Jennifer Hicks' new home near Lake of the Isles borrows from the past but looks to a greener future.
Super-green homes often wear their sustainability on their sleeve. But not Jennifer Hicks' new bungalow near Lake of the Isles in Minneapolis.
She and her architecture/design team were on a mission: to pack as many eco-friendly features as they could into a traditional-style house that looks completely at home with its century-old neighbors.
The house recently was certified LEED (Leadership in Energy and Environmental Design) Platinum by the U.S. Green Building Council, making it only the third residence in the state to receive that highest rating, as of this month. But you'd never know it to see the house from the street. Or inside, for that matter, where the abundant woodwork gives it a distinctly Old World aesthetic.
The combination is unusual, according to Hicks' designer, Joseph Max Johnson of Domain Architecture & Design. "Houses with higher ratings tend to be contemporary, and the green features tend to be very obvious, almost like they're on display," he said, such as large solar panels. "But here the green features blend in. You don't see them. It looks like a turn-of-the-century house."
That was important to Hicks, who bought the lot and its original 1926 Craftsman bungalow because she loved the neighborhood. The house needed work, but still had bungalow charm. "It looked like a kit home," Hicks said.
But when she discovered what it would cost to fix what needed to be fixed, including the foundation, the electricity, the plumbing and the outdated 6-by-12-foot kitchen with three doorways, Hicks decided it made more sense to build a new house -- one that didn't look new.
"I wanted it to fit the neighborhood, to look right, like it had always been here," she said.
LEED learning curve
At first the neighborhood association was wary of her plans, Hicks said. "I told them I was taking a house down, and everybody panicked," she recalled. "But when I said it wouldn't require a variance, they said, 'You can actually do that?'"
They could, but it was tricky on Hicks' 40-foot lot, which shares an easement and driveway with one of its neighbors. "The most challenging thing was the size of the inner-city lot," Johnson said. "How do you cram a house in so that it looks like it's not crammed in?' We really thought through the floor plan and the spaces."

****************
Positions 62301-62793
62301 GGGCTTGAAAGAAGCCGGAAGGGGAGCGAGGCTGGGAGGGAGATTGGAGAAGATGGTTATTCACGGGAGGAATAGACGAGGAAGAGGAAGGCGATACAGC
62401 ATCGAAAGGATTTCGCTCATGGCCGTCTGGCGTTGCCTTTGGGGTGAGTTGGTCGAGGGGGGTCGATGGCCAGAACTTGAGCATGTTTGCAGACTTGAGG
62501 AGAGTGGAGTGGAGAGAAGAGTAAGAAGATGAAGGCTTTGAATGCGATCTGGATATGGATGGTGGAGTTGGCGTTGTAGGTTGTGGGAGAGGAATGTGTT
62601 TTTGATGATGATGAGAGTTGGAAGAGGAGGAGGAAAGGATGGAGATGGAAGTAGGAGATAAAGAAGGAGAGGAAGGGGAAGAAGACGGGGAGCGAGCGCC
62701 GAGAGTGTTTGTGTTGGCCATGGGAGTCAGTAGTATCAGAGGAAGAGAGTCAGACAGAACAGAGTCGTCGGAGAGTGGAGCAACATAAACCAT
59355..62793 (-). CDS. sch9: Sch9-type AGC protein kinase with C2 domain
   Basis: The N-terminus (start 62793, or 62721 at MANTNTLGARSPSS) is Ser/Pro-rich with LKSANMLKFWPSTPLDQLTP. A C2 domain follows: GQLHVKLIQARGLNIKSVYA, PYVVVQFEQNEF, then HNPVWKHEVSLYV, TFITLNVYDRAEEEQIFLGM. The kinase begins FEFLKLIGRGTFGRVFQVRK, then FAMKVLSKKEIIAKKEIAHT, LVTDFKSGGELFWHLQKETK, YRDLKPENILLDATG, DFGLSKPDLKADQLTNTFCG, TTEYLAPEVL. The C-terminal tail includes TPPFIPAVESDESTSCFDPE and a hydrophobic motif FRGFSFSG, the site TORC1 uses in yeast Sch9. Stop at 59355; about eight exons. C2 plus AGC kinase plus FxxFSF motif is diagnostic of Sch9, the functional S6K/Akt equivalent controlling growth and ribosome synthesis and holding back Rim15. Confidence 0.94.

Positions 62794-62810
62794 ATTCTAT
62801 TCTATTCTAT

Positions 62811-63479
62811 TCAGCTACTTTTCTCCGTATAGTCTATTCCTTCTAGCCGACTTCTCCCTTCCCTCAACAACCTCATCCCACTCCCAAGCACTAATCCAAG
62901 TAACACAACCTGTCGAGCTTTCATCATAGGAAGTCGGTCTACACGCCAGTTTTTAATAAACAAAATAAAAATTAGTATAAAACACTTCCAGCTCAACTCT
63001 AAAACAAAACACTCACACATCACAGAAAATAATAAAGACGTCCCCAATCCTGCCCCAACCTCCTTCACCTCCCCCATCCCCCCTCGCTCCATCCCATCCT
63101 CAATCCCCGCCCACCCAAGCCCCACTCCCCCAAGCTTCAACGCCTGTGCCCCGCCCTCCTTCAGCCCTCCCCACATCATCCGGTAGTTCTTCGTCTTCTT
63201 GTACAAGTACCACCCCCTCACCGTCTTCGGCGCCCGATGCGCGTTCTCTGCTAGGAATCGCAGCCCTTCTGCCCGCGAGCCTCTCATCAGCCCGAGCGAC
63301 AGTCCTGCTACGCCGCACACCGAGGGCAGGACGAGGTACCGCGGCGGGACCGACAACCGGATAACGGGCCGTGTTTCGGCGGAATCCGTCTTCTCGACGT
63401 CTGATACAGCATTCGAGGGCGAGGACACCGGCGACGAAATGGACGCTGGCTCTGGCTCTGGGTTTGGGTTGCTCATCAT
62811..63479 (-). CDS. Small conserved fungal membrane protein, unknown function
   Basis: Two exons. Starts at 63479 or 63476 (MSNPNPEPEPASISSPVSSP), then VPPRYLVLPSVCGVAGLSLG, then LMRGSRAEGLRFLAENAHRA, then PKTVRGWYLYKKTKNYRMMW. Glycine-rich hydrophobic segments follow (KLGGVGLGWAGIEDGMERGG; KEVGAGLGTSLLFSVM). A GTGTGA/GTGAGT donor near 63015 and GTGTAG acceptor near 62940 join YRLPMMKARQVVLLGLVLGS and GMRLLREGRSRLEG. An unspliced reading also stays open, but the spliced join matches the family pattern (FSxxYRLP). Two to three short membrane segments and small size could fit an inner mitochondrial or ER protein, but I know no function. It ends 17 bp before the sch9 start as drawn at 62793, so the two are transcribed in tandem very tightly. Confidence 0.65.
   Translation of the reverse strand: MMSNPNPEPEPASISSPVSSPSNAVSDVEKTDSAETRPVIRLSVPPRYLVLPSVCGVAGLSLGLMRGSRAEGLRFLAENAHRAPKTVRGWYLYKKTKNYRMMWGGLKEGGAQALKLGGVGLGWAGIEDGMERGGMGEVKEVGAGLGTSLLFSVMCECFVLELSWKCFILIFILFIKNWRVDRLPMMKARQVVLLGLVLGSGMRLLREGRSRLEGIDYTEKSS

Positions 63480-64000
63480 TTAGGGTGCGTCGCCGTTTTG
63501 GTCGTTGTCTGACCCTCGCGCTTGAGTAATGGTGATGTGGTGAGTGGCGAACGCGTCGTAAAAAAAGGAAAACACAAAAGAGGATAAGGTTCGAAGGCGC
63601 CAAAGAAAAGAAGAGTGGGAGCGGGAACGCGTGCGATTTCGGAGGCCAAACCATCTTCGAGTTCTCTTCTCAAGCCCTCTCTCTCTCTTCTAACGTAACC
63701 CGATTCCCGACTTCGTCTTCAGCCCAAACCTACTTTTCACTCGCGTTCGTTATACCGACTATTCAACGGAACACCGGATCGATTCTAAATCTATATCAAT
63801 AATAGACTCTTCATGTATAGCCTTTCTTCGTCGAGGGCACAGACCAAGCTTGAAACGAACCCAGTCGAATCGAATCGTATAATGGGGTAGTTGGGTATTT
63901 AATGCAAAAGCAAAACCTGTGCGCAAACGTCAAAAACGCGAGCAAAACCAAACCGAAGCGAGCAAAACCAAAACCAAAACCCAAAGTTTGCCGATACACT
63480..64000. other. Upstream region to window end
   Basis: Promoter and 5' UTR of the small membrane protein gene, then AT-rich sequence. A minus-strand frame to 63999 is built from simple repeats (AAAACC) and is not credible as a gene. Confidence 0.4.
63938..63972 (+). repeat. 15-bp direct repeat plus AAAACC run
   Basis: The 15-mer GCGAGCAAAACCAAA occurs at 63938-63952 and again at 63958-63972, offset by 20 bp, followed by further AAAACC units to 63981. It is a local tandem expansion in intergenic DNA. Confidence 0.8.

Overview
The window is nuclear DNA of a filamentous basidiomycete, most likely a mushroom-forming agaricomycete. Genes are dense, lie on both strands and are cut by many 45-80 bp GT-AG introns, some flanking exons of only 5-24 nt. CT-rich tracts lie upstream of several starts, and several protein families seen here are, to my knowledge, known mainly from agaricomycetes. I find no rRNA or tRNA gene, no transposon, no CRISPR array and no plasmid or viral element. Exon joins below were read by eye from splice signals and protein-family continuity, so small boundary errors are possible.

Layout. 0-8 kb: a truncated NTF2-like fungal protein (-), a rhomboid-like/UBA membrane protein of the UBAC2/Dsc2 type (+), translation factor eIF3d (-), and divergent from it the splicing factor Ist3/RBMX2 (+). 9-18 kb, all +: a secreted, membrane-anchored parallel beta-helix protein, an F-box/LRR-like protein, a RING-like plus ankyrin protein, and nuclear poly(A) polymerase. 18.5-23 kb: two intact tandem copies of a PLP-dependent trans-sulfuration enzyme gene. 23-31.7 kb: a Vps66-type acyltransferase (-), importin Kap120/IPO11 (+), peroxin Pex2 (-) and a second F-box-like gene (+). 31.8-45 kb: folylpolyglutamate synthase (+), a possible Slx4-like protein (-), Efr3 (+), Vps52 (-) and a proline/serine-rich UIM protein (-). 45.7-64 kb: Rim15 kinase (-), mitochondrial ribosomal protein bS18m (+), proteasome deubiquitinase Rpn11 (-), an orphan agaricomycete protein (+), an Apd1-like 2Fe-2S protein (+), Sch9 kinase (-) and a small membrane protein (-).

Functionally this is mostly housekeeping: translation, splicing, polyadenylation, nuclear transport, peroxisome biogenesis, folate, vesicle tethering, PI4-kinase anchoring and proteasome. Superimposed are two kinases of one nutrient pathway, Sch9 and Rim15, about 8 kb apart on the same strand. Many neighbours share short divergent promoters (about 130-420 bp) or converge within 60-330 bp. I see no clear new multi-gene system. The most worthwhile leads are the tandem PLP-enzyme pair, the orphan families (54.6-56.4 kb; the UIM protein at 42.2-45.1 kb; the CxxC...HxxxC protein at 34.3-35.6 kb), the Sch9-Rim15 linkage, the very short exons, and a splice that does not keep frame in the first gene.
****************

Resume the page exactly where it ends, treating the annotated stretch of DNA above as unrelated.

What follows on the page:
The decision to make the house eco-friendly evolved as the plans took shape. "I started the project wanting green choices, but I wasn't fanatical about it," Hicks said. But as the green choices accumulated, "I started to ask, 'What would it take to make it LEED [certified]?'"
Going green presented a learning curve for Domain as well as for Hicks. "It was our first LEED project," said owner Deborah Everson. (Domain hired LEED consultant Michael Everson, her brother, to oversee LEED compliance and certification.)
Green is usually a client-driven initiative because it can have cost implications, she said. But Hicks found that some green features were actually less expensive than other alternatives she considered. Using energy-efficient SIP (structural insulated panel) construction was both efficient and cost-effective, she said. The prefabricated panels, a core of insulation between two structural skins, are numbered by the manufacturer, then assembled on site like a giant puzzle. "It's quick construction," she said, and required less labor than traditional building methods.
Hicks was on site every day during construction. "There was not a person who worked on this house that I don't know by name," she said.
Other green features include FSC-certified (Forestry Stewardship Council) hickory flooring, operable skylights to let in breezes, dimmable fluorescent lighting, Energy Star appliances, low-flow showerheads and low-VOC paint.
Twist on tradition
The project also picked up many LEED points for its water-conserving features, Johnson said, such as a smart sprinkler system that doesn't water when it's raining and a pervious concrete driveway that functions like a cistern, collecting runoff. The landscaping includes four rain gardens filled with indigenous plants, and a front yard seeded with a new no-mow grass developed by the University of Minnesota. The low-maintenance yard suits Hicks' lifestyle; she's not a gardener and doesn't want to be. "It's a beautiful, thick landscape made for someone who doesn't want to landscape," Johnson said.
Hicks' green choices are now paying off in the form of lower utility bills. "The heat bills are a quarter of what they were, even though the house is bigger," she said. (The original house was just under 2,000 square feet; the new house is 3,300 square feet, which includes a finished basement.)
Johnson incorporated many of the architectural features associated with bungalows, such as wood built-ins, but with an updated spin. "A traditional bungalow would have dark oak woodwork, but we used light, clear cherry," he said. "The paint colors are brighter than what you would see from that era. We started with the traditional details, then softened them and warmed them up."
Hicks loves the way her house looks and feels. "I didn't have to give up design details for green," she said.
And that's the point, Johnson said. "You should be able to take any style house and make it green."
Kim Palmer • 612-673-4784